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Travelers or locals? Identifying meaningful sub-populations from human movement data in the absence of ground truth


As users of mobile devices make phone calls, browse the web, or use an app, large volumes of data are routinely generated that are a potentially useful source for investigating human behavior in space. However, as such data are usually collected only as a by-product, they often lack stringent experimental design and ground truth, which makes interpretation and derivation of valid behavioral conclusions challenging. Here, we propose an unsupervised, data-driven approach to identify different user types based on high-resolution human movement data collected from a smartphone navigation app, in the absence of ground truth. We capture spatio-temporal footprints of users, characterized by meaningful summary statistics, which are then used in an unsupervised step to identify user types. Based on an extensive dataset of users of the mobile navigation app Sygic in Australia, we show how the proposed methodology allows to identify two distinct groups of users: ‘travelers’, visiting different areas with distinct, salient characteristics, and ‘locals’, covering shorter distances and revisiting many of their locations. We verify our approach by relating user types to space use: we find that travelers and locals prefer to visit distinct, different locations in the Australian cities Sydney and Melbourne, as suggested independently by other studies. Although we use high-resolution GPS data, the proposed methodology is potentially transferable to low-resolution movement data (e.g. Call Detail Records), since we rely only on summary statistics.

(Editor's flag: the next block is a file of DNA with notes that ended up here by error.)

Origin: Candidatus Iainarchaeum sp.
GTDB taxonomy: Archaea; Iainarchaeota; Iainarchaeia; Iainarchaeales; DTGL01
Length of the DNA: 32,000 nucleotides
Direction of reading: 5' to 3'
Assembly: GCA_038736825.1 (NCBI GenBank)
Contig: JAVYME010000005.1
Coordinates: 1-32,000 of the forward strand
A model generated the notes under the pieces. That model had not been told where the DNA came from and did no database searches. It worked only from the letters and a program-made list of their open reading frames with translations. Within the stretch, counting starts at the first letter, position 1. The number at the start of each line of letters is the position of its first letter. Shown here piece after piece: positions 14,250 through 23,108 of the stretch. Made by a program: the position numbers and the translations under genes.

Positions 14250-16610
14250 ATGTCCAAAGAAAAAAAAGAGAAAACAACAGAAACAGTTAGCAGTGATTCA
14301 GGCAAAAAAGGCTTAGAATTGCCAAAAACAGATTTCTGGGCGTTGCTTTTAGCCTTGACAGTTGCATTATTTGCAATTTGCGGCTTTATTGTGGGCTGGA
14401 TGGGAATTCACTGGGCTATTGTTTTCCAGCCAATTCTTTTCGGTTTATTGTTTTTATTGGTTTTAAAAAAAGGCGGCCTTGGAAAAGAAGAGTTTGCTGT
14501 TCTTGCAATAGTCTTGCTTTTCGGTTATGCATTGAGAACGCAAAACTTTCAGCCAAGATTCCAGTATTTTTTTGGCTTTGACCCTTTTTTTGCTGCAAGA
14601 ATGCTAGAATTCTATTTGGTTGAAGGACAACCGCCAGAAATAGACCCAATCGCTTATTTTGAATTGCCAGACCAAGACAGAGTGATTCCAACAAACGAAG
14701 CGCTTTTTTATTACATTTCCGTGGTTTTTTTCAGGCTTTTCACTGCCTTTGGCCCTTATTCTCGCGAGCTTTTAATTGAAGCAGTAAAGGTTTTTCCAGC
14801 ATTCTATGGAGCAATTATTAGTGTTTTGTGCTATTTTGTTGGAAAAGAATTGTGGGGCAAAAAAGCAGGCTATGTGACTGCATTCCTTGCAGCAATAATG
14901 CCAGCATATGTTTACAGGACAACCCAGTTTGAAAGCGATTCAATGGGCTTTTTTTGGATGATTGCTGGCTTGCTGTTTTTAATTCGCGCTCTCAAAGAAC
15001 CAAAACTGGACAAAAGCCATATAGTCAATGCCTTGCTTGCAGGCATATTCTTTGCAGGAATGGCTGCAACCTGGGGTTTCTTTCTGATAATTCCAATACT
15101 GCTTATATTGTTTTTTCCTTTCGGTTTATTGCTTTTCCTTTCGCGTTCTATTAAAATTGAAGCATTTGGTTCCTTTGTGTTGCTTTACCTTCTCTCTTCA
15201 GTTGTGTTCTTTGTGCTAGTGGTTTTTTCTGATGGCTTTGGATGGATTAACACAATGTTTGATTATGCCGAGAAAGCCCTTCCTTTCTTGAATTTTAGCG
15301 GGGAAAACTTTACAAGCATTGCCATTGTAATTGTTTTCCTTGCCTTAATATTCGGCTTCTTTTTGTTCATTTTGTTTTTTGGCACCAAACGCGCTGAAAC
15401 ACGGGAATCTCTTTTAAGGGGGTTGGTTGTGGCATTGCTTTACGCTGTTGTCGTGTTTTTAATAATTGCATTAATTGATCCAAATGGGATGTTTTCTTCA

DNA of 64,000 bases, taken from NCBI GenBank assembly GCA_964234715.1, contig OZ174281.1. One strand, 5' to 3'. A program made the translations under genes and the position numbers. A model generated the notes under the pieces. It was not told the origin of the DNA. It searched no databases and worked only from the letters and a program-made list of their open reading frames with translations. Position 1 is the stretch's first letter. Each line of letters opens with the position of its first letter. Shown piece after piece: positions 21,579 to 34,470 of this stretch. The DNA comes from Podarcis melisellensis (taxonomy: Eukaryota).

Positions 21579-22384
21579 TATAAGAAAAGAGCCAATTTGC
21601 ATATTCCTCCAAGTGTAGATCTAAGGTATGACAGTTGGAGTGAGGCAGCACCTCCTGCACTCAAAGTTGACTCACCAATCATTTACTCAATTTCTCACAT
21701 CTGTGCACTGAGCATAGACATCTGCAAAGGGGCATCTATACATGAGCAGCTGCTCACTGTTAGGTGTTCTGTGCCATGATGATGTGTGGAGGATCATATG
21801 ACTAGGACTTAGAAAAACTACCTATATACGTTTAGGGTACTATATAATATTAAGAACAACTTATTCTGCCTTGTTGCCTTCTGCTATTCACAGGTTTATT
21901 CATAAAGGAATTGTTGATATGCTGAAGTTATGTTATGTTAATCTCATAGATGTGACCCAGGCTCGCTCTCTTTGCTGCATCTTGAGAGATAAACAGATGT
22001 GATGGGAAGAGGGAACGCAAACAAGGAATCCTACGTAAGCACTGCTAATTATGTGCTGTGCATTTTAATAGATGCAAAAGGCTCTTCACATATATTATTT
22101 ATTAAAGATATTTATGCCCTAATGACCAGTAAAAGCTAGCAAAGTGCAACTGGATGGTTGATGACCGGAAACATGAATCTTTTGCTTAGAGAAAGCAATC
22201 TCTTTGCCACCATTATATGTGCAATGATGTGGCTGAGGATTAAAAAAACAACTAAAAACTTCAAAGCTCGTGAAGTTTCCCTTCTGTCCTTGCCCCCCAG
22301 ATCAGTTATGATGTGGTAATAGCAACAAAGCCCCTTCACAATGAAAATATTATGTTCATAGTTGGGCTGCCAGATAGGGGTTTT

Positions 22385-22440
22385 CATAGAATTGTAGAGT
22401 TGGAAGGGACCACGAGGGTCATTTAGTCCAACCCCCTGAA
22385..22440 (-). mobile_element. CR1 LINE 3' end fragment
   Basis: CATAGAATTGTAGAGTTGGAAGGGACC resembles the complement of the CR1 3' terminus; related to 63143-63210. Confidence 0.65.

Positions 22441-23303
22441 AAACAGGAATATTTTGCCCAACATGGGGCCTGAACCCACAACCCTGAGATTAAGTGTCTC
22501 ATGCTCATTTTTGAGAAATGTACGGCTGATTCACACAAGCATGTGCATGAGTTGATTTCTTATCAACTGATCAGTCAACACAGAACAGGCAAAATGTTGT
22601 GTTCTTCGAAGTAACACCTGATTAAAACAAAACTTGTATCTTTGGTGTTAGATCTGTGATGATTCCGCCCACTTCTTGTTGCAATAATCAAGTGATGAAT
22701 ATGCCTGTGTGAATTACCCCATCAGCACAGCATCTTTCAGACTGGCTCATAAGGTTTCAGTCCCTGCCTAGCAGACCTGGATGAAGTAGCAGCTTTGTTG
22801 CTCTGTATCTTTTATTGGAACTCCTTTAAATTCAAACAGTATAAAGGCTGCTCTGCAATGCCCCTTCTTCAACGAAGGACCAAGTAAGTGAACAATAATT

1 Introduction

Today, a large part of data capturing human spatial mobility and behavior is being generated as byproducts of digital or online activities, for instance, during mobile phone use (Csáji et al. [9], Ahas et al. [1]) or as a by-product of taxi dispatching systems (Gong et al. [18]). Such data are often called exhaust data (Mayer-Schönberger and Cukier [34], Neef [35], George et al. [16]) and more specifically exhaust human movement data (EHMD), if they record human movement, such as in the examples given above. EMHD represent a source of potentially useful information about human behavior in space and time. As such EHMD are, however, not collected following stringent experimental design; they lack a suitable experimental foundation along with ground truth and demographic parameters of the population from which the data originate. Without controlling for population biases, it is thus difficult to interpret the findings gained from a particular data set and draw generalizable conclusions (Calabrese et al. [7], Zhao et al. [53]).